Aggregate supply and demand refers to the concept of supply and demand but applied at a macroeconomic scale. Aggregate supply and aggregate demand are both plotted against the aggregate price level in a nation and the aggregate quantity of goods and services exchanged at a specified price.
The aggregate supply curve measures the relationship between the price level of goods supplied to the economy and the quantity of the goods supplied. In the short run, the supply curve is fairly elastic, whereas, in the long run, it is fairly inelastic (steep). This has to do with the factors of production that a firm is able to change during these two different time intervals.
In the short run, a firm’s supply is constrained by the changes that can be made to short run production factors such as the amount of labor deployed, raw material inputs, or overtime hours. However, in the long run, firms are able to open new plants, expand plants or adopt new technologies, indicating that maximum supply is less constrained. For a more in-depth explanation of short vs. long run production, click here.
The reason why the supply curve is more inelastic (steeper) in the long run is because firms will be able to adapt to changes in price levels better. For instance, suppose that a firm can only increase production by 5% by changing short-run production factors and that the price level increases by 15%. Assuming unit-elasticity for simplicity, the firm cannot supply the equilibrium supply quantity in the short run. Thus, its short-run aggregate supply curve will flatten as the firm cannot keep supplying goods at the same rate as prices increase.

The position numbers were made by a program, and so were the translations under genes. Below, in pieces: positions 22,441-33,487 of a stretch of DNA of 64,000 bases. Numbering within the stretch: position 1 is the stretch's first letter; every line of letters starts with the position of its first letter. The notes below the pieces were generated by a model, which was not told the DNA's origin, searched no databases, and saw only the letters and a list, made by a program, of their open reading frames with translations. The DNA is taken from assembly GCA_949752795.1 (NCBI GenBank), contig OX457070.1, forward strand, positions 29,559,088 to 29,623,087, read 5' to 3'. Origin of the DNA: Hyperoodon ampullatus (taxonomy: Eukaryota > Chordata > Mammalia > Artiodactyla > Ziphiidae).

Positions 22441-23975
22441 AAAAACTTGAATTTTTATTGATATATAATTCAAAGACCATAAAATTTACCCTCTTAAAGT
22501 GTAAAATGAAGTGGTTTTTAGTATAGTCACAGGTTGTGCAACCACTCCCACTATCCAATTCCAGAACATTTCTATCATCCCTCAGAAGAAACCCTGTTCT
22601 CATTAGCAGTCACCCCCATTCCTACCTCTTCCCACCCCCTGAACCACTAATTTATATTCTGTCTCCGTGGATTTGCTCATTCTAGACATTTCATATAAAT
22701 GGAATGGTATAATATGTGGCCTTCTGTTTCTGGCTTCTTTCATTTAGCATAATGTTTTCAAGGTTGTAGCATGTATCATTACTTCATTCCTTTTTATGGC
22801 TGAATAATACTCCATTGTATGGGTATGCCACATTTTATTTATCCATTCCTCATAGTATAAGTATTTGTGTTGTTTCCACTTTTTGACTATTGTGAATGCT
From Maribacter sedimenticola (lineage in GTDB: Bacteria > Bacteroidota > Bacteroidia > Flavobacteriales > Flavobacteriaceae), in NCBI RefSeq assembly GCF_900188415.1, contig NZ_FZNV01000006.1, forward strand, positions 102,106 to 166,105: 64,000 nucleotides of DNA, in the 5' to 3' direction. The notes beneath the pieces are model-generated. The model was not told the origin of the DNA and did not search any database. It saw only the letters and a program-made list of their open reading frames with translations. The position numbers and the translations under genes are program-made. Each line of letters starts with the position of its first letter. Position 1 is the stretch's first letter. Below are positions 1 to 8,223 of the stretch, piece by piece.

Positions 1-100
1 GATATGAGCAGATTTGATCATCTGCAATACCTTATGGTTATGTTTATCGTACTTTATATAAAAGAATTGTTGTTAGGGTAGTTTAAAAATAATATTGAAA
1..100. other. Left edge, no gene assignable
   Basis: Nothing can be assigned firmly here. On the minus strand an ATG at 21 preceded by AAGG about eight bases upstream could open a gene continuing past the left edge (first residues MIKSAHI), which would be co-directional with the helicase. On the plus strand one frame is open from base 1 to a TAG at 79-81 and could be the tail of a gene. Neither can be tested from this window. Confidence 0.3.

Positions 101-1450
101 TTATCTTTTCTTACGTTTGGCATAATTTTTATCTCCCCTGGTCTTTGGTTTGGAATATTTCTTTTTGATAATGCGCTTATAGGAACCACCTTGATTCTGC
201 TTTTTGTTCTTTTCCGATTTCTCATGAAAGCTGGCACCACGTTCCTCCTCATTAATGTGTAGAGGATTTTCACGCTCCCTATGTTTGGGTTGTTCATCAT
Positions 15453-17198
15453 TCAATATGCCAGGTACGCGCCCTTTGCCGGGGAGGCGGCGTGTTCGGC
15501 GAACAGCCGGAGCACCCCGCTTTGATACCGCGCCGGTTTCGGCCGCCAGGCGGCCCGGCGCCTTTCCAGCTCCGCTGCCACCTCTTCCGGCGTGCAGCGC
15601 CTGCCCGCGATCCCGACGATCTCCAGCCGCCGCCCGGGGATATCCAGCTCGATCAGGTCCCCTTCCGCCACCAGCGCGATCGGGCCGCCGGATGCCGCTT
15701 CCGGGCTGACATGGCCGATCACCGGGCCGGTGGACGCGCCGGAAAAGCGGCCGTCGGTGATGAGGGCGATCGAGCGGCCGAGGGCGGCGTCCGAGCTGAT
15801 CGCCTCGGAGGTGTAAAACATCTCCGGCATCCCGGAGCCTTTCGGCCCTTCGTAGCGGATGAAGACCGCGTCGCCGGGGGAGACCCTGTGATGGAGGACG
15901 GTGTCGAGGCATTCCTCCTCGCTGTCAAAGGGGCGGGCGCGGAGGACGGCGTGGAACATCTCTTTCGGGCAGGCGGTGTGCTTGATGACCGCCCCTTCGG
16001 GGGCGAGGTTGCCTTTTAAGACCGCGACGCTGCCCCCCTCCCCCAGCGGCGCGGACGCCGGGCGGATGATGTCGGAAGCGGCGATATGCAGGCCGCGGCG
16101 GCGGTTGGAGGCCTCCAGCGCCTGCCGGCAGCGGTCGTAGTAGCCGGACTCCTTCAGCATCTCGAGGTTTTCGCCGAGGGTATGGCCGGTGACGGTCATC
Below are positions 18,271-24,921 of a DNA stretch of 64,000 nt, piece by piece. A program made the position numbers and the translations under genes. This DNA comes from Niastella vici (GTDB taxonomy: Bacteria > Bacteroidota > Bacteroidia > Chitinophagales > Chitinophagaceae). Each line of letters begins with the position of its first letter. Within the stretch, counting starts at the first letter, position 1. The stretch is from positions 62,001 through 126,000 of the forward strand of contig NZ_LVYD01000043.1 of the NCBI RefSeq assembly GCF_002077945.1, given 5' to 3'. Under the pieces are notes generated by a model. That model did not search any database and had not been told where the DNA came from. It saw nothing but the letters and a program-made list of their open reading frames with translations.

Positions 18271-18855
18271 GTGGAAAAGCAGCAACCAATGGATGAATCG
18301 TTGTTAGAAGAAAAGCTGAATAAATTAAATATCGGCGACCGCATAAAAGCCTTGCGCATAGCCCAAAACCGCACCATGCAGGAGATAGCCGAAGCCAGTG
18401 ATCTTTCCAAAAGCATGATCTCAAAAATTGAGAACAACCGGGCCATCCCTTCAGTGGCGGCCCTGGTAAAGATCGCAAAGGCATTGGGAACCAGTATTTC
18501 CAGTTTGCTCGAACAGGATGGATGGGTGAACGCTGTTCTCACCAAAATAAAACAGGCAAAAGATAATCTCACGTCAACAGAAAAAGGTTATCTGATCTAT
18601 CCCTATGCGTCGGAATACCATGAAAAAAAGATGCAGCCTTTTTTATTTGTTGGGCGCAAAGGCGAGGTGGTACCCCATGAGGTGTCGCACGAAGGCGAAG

However, in the long run, the firm is able to manipulate long-run production factors and provide the equilibrium quantity by producing 15% more. Thus, the curve is more inelastic as the firm becomes more responsive to price changes. In this case, short and long-run production are usually correlated with output quantity; such that a firm is able to better keep up with changes in output when long-run factors of production need to be changed to meet the equilibrium quantity. The graph below illustrates this concept:
Since consumer demand does not face the same constraints faced by suppliers, there is no relative change in the elasticity of demand itself. Rather, the steepness of the demand curve depends on the price elasticity of demand for the good. Thus, the aggregate demand curve follows a consistent downward slope, whose elasticity is subject to change due to factors such as:
Take your learning and productivity to the next level with our Premium Templates.
Upgrading to a paid membership gives you access to our extensive collection of plug-and-play Templates designed to power your performance—as well as CFI's full course catalog and accredited Certification Programs.
Already have a Self-Study or Full-Immersion membership? Log in
Access Exclusive Templates
Gain unlimited access to more than 250 productivity Templates, CFI's full course catalog and accredited Certification Programs, hundreds of resources, expert reviews and support, the chance to work with real-world finance and research tools, and more.